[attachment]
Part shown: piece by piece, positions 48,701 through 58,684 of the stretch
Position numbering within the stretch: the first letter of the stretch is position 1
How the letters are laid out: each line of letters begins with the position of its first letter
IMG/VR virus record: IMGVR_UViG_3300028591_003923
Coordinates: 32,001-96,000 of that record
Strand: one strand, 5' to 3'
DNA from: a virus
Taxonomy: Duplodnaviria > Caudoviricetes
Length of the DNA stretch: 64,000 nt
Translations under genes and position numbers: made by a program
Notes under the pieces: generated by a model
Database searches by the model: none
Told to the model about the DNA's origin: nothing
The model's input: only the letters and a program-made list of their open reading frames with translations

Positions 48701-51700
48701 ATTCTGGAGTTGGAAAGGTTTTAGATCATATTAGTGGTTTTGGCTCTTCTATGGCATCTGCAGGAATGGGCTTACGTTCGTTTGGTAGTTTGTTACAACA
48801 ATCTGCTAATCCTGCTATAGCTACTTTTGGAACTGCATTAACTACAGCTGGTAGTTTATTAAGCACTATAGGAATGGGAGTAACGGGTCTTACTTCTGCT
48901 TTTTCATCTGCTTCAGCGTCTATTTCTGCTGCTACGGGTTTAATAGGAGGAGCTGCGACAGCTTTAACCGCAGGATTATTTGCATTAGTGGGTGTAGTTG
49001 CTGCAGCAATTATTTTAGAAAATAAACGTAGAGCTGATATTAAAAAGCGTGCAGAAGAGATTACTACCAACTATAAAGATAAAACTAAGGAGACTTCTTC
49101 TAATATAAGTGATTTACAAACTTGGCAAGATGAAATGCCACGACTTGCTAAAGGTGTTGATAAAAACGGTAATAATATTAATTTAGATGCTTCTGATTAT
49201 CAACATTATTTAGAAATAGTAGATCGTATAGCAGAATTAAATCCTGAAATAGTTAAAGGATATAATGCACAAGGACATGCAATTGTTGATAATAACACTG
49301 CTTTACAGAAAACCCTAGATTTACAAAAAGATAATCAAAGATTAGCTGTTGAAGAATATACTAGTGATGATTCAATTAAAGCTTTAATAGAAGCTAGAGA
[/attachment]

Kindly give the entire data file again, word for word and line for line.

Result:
Part shown: piece by piece, positions 48,701 through 58,684 of the stretch
Position numbering within the stretch: the first letter of the stretch is position 1
How the letters are laid out: each line of letters begins with the position of its first letter
IMG/VR virus record: IMGVR_UViG_3300028591_003923
Coordinates: 32,001-96,000 of that record
Strand: one strand, 5' to 3'
DNA from: a virus
Taxonomy: Duplodnaviria > Caudoviricetes
Length of the DNA stretch: 64,000 nt
Translations under genes and position numbers: made by a program
Notes under the pieces: generated by a model
Database searches by the model: none
Told to the model about the DNA's origin: nothing
The model's input: only the letters and a program-made list of their open reading frames with translations

Positions 48701-51700
48701 ATTCTGGAGTTGGAAAGGTTTTAGATCATATTAGTGGTTTTGGCTCTTCTATGGCATCTGCAGGAATGGGCTTACGTTCGTTTGGTAGTTTGTTACAACA
48801 ATCTGCTAATCCTGCTATAGCTACTTTTGGAACTGCATTAACTACAGCTGGTAGTTTATTAAGCACTATAGGAATGGGAGTAACGGGTCTTACTTCTGCT
48901 TTTTCATCTGCTTCAGCGTCTATTTCTGCTGCTACGGGTTTAATAGGAGGAGCTGCGACAGCTTTAACCGCAGGATTATTTGCATTAGTGGGTGTAGTTG
49001 CTGCAGCAATTATTTTAGAAAATAAACGTAGAGCTGATATTAAAAAGCGTGCAGAAGAGATTACTACCAACTATAAAGATAAAACTAAGGAGACTTCTTC
49101 TAATATAAGTGATTTACAAACTTGGCAAGATGAAATGCCACGACTTGCTAAAGGTGTTGATAAAAACGGTAATAATATTAATTTAGATGCTTCTGATTAT
49201 CAACATTATTTAGAAATAGTAGATCGTATAGCAGAATTAAATCCTGAAATAGTTAAAGGATATAATGCACAAGGACATGCAATTGTTGATAATAACACTG
49301 CTTTACAGAAAACCCTAGATTTACAAAAAGATAATCAAAGATTAGCTGTTGAAGAATATACTAGTGATGATTCAATTAAAGCTTTAATAGAAGCTAGAGA